An important aspect of green thinking is reducing the amount of waste we produce. While it’s not realistic to assume that everyone will drastically reduce the amount of resources they normally consume, it’s realistic to ask that we use better, more eco-friendly products! An overlooked element of what makes something “eco-friendly” is its decomposition rate. It’s surprising to find out that the conveniences we use every day stick around so long after we’re done with them, especially compared to their just-as-easy alternatives.
Something is defined as biodegradable when it’s capable of being broken down or decomposed by bacteria and other living organisms. Very few things are considered un-biodegradable, so the main issue is the timeline of how long certain items take to decompose. Our world is rapidly growing and we simply don’t have the space to house decades, or even centuries, worth of garbage. So here’s the breakdown (no pun intended) on what and what not to use in terms of their decomposition rates.
One plastic bag takes anywhere from 10-100 years to breakdown, but scientists fear they will never completely decompose. Read more on that here. Think about how many plastic bags you walk out with every time you leave a store. Plastic bags are so hazardous that dozens of cities all around the world are either taxing them or banning them altogether. They’re simply not an effective or green way to carry around our goods.
Alternatives: Step one is recycling or reusing the plastic bags you already have. After that, you have a few options. You can opt out of plastic bags and ask your cashier for paper bags, which only take 1-2 months to decompose. Or, you can follow the popular trend to purchase roomy cloth bags to carry out your goods. You can use your own bags or buy affordable ones from your grocery store; many are even made of recycled materials! Besides being environmentally friendly, cloth bags are also more efficient. They fit more goods and never break or tear.
Whether or not we need diapers isn’t up for debate. As far as I know, no baby has ever been born potty- trained. However, diapers are extremely damaging in the biodegradable sense. One disposable diaper takes up to 500 years to break down in a landfill. Imagine how many babies are born every day and how many disposable diapers they use in the average three years before they’re potty- trained. In addition, popular disposable diaper brands contain toxic chemicals like chlorine.
Alternatives: There are disposable diaper brands available now that use biodegradable materials and are chemical- free, though they cost more than traditional diapers. Another important alternative to consider is cloth diapers. New mothers see cloth diapers as intimidating but they have a lot of benefits. They’re extremely environmentally responsible and end up saving you money.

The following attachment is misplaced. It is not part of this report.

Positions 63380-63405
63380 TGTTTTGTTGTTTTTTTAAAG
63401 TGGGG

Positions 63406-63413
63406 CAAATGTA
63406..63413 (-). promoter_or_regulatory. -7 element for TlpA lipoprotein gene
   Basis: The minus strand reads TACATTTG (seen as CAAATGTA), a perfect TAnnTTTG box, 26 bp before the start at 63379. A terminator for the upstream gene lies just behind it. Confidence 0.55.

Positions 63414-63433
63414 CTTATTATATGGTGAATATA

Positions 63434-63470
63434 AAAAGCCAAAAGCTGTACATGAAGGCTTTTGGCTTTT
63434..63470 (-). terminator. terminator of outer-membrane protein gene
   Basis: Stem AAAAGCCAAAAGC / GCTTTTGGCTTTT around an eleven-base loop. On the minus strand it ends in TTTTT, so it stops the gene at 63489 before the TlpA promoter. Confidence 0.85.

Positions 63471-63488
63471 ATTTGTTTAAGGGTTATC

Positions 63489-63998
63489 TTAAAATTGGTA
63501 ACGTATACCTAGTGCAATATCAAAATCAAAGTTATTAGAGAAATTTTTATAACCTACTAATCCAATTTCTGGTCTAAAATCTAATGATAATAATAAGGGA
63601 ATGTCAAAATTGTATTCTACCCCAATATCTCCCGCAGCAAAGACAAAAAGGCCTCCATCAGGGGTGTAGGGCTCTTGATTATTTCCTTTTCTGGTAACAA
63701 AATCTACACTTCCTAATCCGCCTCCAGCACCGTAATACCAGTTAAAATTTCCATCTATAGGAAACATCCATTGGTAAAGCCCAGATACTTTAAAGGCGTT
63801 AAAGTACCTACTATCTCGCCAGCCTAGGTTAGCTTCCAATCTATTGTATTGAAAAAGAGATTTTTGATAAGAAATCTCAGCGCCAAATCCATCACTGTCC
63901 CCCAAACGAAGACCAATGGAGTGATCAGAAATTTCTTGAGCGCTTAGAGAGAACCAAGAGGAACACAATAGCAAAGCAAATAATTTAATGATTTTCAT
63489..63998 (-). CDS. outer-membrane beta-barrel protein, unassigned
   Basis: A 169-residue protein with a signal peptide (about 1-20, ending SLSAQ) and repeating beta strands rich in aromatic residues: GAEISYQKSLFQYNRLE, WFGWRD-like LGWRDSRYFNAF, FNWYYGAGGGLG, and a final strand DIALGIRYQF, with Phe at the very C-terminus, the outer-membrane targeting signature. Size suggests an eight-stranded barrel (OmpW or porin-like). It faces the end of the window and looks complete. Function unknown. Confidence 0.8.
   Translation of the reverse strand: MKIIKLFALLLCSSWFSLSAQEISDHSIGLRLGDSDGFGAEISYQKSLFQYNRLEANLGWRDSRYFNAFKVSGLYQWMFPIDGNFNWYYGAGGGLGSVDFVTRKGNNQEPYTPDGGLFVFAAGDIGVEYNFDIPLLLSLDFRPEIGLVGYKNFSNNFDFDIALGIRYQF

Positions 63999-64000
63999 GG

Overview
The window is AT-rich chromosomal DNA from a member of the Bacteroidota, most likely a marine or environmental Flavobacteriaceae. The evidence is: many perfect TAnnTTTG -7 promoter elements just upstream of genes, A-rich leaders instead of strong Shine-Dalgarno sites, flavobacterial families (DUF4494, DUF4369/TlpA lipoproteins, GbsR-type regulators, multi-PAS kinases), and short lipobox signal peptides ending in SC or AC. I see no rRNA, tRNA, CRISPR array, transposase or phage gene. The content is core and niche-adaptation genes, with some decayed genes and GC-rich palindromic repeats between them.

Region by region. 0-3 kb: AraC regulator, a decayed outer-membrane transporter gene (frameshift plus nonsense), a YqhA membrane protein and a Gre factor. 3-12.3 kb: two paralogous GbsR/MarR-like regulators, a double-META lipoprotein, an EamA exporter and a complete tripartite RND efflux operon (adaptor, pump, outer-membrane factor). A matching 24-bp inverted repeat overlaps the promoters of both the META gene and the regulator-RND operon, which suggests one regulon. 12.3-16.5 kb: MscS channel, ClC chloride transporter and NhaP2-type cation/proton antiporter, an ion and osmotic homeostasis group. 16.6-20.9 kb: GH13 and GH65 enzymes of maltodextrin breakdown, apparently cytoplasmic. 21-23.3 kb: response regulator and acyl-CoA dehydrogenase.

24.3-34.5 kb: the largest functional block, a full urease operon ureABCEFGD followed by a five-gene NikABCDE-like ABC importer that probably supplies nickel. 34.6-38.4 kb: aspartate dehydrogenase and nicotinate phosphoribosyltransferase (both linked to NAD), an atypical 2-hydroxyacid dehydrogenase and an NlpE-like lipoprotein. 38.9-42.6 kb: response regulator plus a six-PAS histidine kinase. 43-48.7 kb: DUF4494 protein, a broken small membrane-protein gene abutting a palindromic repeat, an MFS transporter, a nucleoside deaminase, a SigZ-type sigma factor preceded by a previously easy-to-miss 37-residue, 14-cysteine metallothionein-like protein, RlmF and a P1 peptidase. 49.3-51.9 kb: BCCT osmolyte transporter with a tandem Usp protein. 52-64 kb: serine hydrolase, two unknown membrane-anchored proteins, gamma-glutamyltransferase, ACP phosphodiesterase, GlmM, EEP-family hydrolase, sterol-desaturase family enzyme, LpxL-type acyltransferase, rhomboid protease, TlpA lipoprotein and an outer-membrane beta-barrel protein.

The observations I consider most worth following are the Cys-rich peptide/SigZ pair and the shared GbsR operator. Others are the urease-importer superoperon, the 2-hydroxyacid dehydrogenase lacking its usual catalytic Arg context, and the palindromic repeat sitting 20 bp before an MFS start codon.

Styrofoam is one of the few things that isn’t biodegradable whatsoever. It can break down into smaller pieces, but its volume will never go down. Though a lot of Styrofoam indicates that it’s recyclable, most recycling companies don’t accept it because it’s difficult to work with and there isn’t enough of it recycled to constitute going through the recycling process. In addition, when burned, Styrofoam produces little energy and is toxic. All in all, Styrofoam isn’t a good choice.
Alternatives: Recycled paper, bamboo and certain plastics are all renewable and better choices than Styrofoam. Use paper resources for packages, reusable or recycled paper cups for coffee, and sturdy plastic containers for heating and carrying food.
You can’t go anywhere these days without seeing cigarette butts on the ground. That’s because millions are disposed of everyday and each one takes 10 to 12 years to decompose, so they pile up quite fast! The average cigarette smoker produced 10,000 every year, making them a bigger portion of what fills our landfills than one might imagine.
Alternatives: The obvious, and healthiest, solution to this is to quit or cut down on smoking. But if that’s not an option, you can try out an electronic cigarette or a pipe. If all else fails, try out one of the new eco-friendly cigarette butt brands that use better biodegradable materials.
More and more people are becoming conscious of how their lifestyle effects the environment every day. Recycling, cutting down on waste and using easily biodegradable products are all important steps towards thinking green.